The use of left ventricular end-ejection pressure and peak pressure in the estimation of the end-systolic pressure-volume relationship

A. Kono, W. L. Maughan, K. Sunagawa, K. Hamilton, K. Sagawa, M. L. Weisfeldt

Research output: Contribution to journalArticlepeer-review


The end-systolic pressure-volume relationship (ESPVR) as derived from left ventricular pressure-volume loops has gained increasing acceptance as an index of ventricular contractile function. In animal experiments the ESPVR has been defined as a line connecting the upper left corners of several differently loaded pressure-volume (P-V) loops with a slope parameter Ees and a volume axis intercept parameter V0. In the clinical setting, several variants of the ESPVR have been determined with use of peak left ventricular pressure, end-ejection pressure, and end-ejection volume. The maximum P-V ratio has also frequently been measured. We attempted to determine which of these alternatives resulted in good approximations of the reference ESPVR in eight isolated canine ventricles that ejected into a simulated arterial impedance system with resistance, compliance, and characteristic impedance. We determined various versions of the ESPVR from the same set of beats quickly obtained with little change in inotropic background. To vary ventricular pressure wave forms, each of the arterial impedance parameters was independently controlled at 50%, 100%, and 200% of normal. Against each of the nine combinations of the impedance parameters four P-V loops were obtained under four preloads and from each of the sets of four P-V loops, the reference ESPVR, linear regression of the peak pressure on end-ejection volume (ESPVR(PP-EEV)), and linear regression of end-ejection pressure on end-ejection volume (ESPVR(EEPV)) were determined. In addition, the maximum P-V ratio (MPVR) was calculated for each P-V loop. At all combinations of afterload impedance parameters ESPVR(PP-EEV) was shifted to the left (slope 5.4 vs 5.2 mm Hg/ml, intercept 6.6 vs 7.4 ml) and ESPVR(EEPV) was shifted rightward (slope 5.0 mm Hg/ml, intercept 7.7 ml) from ESPVR(REF). These differences, however, were quantitatively very small. MPVR was much smaller than the slope of ESPVR(REF) (4.0 vs 5.2 mm Hg/ml) and was load dependent. We conclude that as long as the P-V measurements are made under a fixed afterload system and different preloads, ESPVR(PP-EEV) and ESPVR(EEPV), but not MPVR, can be used to approximate ESPVR(REF).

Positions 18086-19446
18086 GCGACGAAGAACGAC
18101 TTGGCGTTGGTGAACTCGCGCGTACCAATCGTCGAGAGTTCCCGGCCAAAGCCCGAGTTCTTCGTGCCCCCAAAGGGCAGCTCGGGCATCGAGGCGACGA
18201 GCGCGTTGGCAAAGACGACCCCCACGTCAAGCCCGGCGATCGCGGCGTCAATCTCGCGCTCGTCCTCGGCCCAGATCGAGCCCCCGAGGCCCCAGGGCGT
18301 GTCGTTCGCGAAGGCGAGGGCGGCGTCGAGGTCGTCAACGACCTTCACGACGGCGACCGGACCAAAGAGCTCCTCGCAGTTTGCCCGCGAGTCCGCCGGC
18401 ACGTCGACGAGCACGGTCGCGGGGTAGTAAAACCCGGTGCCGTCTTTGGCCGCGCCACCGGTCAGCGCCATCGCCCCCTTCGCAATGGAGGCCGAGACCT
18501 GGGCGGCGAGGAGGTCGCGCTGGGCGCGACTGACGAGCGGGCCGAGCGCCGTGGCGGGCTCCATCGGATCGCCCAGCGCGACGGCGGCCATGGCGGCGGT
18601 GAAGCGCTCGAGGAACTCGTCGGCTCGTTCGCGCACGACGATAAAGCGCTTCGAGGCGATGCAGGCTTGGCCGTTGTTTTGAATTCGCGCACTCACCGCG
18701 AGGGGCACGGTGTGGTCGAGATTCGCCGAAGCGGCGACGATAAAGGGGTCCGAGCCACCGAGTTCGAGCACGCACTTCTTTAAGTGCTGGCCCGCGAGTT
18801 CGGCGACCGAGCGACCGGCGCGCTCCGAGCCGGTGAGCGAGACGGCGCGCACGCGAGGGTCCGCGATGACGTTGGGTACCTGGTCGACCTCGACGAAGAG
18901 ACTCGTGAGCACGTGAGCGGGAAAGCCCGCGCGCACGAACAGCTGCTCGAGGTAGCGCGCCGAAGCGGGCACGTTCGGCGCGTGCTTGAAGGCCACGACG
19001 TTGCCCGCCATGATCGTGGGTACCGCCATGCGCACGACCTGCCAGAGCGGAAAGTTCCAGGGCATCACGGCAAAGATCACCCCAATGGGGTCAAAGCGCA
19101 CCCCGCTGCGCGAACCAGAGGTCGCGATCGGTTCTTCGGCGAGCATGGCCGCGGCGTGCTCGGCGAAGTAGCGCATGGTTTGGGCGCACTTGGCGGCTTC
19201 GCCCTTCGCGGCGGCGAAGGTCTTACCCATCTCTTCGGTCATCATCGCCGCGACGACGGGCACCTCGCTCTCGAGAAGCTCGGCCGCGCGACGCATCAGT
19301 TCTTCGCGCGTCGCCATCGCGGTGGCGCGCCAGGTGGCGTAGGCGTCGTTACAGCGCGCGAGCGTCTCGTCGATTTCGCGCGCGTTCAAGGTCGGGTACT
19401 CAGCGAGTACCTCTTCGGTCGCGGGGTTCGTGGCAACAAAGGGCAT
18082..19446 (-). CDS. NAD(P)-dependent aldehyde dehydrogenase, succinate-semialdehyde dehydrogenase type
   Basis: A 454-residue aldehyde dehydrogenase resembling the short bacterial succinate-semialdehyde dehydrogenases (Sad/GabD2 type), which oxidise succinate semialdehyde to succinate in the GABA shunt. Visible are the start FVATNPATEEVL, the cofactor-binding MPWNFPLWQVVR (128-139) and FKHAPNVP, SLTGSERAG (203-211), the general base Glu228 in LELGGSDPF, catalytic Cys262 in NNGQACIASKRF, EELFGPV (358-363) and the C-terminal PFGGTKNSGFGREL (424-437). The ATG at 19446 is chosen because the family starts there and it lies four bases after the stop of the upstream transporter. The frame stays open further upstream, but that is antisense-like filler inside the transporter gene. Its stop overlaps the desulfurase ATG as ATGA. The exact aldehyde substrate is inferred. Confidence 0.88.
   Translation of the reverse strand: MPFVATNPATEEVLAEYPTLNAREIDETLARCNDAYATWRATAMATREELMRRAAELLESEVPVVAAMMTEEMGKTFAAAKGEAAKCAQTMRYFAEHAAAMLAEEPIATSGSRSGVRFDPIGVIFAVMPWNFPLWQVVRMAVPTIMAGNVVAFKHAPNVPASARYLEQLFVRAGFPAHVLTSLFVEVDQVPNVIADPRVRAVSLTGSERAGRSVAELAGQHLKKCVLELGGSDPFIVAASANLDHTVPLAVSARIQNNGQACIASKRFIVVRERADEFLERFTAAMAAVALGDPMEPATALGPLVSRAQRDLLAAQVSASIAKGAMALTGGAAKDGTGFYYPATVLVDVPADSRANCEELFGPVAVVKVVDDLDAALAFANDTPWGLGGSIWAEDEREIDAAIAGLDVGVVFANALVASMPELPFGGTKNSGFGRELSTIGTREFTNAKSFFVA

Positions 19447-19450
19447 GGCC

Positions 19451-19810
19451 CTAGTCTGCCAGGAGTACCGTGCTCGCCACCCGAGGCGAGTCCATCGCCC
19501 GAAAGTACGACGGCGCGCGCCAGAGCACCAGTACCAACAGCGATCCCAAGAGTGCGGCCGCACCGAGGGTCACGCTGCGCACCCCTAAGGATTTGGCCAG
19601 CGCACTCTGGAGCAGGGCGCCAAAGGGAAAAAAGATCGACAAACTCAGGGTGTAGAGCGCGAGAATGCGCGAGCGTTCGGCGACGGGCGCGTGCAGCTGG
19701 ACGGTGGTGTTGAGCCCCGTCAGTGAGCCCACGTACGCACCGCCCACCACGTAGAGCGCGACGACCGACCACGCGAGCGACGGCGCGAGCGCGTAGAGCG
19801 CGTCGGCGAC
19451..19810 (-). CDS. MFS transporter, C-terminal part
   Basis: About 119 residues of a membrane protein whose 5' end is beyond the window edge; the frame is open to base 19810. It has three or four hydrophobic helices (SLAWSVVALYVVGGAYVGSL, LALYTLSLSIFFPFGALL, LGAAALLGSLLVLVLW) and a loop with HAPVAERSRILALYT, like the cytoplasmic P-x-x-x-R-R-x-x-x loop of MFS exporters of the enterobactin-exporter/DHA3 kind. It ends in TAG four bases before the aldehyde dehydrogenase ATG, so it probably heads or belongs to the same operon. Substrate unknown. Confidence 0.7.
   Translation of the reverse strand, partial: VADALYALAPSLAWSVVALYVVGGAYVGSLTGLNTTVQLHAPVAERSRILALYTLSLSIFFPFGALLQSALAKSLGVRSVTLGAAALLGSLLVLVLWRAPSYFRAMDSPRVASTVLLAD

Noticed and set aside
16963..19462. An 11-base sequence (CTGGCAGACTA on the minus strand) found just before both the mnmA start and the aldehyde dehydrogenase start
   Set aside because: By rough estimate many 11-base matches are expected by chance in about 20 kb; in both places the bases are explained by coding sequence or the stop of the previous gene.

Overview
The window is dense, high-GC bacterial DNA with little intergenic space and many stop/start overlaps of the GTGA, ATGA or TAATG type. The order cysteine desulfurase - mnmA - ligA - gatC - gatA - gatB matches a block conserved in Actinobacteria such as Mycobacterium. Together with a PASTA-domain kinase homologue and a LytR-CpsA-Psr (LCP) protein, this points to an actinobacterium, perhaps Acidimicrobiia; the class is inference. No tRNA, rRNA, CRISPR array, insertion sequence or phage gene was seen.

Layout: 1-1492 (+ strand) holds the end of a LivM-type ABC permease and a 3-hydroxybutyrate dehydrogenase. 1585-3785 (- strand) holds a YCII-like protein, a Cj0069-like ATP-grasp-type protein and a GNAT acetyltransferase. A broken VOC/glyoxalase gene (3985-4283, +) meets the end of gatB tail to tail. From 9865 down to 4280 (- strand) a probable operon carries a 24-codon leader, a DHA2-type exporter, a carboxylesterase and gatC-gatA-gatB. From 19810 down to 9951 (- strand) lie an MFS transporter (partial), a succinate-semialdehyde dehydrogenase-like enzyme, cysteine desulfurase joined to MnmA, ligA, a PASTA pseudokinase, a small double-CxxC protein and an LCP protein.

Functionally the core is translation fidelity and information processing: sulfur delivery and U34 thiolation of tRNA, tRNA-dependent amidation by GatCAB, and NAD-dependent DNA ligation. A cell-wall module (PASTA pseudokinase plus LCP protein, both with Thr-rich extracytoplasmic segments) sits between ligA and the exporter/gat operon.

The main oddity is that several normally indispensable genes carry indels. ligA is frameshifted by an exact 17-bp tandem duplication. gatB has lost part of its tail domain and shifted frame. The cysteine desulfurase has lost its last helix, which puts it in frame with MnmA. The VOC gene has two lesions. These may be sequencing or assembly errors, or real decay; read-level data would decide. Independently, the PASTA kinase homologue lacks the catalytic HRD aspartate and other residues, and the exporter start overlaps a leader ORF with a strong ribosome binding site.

Original languageEnglish (US)
Pages (from-to)1057-1065
Number of pages9
Issue number6
StatePublished - Jan 1 1984

ASJC Scopus subject areas

  • Cardiology and Cardiovascular Medicine
  • Physiology (medical)

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